In the long term (over winter), GSH decreased in cortisol-treated fish while control and sham fish did not show a change (treatment×time interaction, F2,100=3.75, P=0.027; Fig. 3B). Protein concentration decreased in the long term (F1,101=14.48, P=0.0002) but did not differ among treatments (F2,101=2.97, P=0.056). Neither oxidative stress levels (GSSG:GSH; P>0.37; Fig. 3D) nor low molecular weight antioxidants (TE/protein; P>0.26, Fig. 3F) were affected by treatment or time.
The two initial groups used for the short-term and long-term studies differed from each other: both glutathione (GSH; F1,30=17.66, P=0.0002; Fig. 3A,B) and oxidative stress levels (GSSG:GSH; χ2=66.35, P<0.0001; Fig. 3C,D) were higher in the random group selected for short-term analysis than in the overwinter long-term group. Protein (P=0.99), TE/protein (P=0.99), mass (P=0.36), length (P=0.26) and condition factor (P=0.067) did not differ between these initial groups (Table S1).
At initial (pre-treatment) sampling, all fish showed a negative relationship between condition and oxidative stress (GSSG:GSH; control: n=50, R2=0.09, P=0.032; sham: n=33, R2=0.23, P=0.0047; cortisol: n=23, R2=0.18, P=0.042). Cortisol-treated fish showed a negative relationship between GSH and growth rate (mass) in the short term (n=19, R2=0.25, P=0.03). Control fish showed a positive relationship between growth rate (mass) and low molecular weight antioxidants (n=32, R2=0.17, P=0.0183) in the long term. No other oxidative metric was related to condition or growth rate at any other time point or in any other treatment (all P>0.07).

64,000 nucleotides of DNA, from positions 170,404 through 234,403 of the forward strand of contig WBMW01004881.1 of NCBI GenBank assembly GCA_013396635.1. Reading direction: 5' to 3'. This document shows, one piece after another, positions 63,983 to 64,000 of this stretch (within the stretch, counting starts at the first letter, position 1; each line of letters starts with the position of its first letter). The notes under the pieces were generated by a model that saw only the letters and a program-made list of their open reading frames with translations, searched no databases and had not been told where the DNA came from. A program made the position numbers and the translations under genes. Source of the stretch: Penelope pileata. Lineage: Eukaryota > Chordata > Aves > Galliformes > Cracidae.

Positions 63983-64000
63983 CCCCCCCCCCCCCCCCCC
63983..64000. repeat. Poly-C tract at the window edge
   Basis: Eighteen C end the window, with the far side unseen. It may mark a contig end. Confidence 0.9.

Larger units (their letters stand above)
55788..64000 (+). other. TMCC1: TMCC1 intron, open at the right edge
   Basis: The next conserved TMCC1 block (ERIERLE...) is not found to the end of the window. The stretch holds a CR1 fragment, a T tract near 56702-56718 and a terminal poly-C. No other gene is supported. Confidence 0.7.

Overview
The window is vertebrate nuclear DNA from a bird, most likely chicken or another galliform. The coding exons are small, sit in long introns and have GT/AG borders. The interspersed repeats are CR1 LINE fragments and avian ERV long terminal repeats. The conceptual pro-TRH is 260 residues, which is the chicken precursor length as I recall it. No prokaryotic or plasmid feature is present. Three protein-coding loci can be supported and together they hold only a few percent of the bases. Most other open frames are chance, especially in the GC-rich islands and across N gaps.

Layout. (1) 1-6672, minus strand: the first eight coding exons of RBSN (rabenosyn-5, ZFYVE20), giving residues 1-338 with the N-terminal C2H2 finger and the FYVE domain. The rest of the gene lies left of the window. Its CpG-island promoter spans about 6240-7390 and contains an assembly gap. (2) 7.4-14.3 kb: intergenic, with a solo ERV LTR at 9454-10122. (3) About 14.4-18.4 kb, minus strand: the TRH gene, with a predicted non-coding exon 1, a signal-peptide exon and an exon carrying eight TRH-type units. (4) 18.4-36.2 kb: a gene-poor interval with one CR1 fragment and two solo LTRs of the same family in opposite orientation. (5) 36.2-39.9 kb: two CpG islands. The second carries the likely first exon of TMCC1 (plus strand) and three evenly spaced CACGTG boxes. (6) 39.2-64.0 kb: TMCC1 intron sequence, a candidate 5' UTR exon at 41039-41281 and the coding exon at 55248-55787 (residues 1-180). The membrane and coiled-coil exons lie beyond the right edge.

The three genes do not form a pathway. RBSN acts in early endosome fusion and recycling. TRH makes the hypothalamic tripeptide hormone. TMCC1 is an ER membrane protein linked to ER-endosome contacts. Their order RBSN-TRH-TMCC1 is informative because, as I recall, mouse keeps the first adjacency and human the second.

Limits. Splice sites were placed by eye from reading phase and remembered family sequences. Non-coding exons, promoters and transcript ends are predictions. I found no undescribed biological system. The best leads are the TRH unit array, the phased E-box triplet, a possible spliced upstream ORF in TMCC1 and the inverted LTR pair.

The proportion of mortality as a result of cormorant predation did not differ among treatments (Pearson's χ2=0.10, d.f.=2, P=0.995). In total, 12 control fish were predated, six sham fish and six cortisol-treated fish. However, the overwinter recapture rates were lower for cortisol-treated fish (1.70%) than for control (9.50%) and sham (7.69%) fish (Pearson's χ2=12.629, d.f.=2, P=0.002).
It has been hypothesized that prolonged secretion of GCs results in increased oxidative stress levels (Agostinho et al., 2010), and thus oxidative stress may provide a potential mechanism for the costs associated with chronic stress (Costantini et al., 2011). The ratio of oxidized (GSSG) to reduced (GSH) glutathione is commonly used as a measure of oxidative stress, where a larger ratio represents a redox imbalance in favour of pro-oxidants. We found that cortisol manipulation did not increase oxidative stress levels in the short term, but it did increase the reduced form of glutathione (GSH), an important antioxidant in fish, suggesting that the increase in GSH potentially counteracted ROS production. Hence, cortisol may protect against, rather than generate, oxidative stress, and may upregulate antioxidant defences via genomic pathways as well as affect other mechanisms that limit the production of pro-oxidants such as ROS (Costantini et al., 2011). This is supported by the negative relationship between GSH and short-term growth rate that was only found in cortisol-treated fish. However, we found that in the long term, cortisol appeared to cause a decrease in GSH, though this result is tempered by the low sample size. This indicates that the increased GSH in the short term could not be maintained, and that cortisol may have caused the diversion of resources away from GSH production, probably to counteract other cortisol-induced effects (e.g. increased susceptibility to disease; Wingfield et al., 1998). GSH produced early after the cortisol manipulation may have been utilized to combat chronic effects of cortisol later on, which is surprising considering these long-term effects were seen 4 months after a transient cortisol elevation.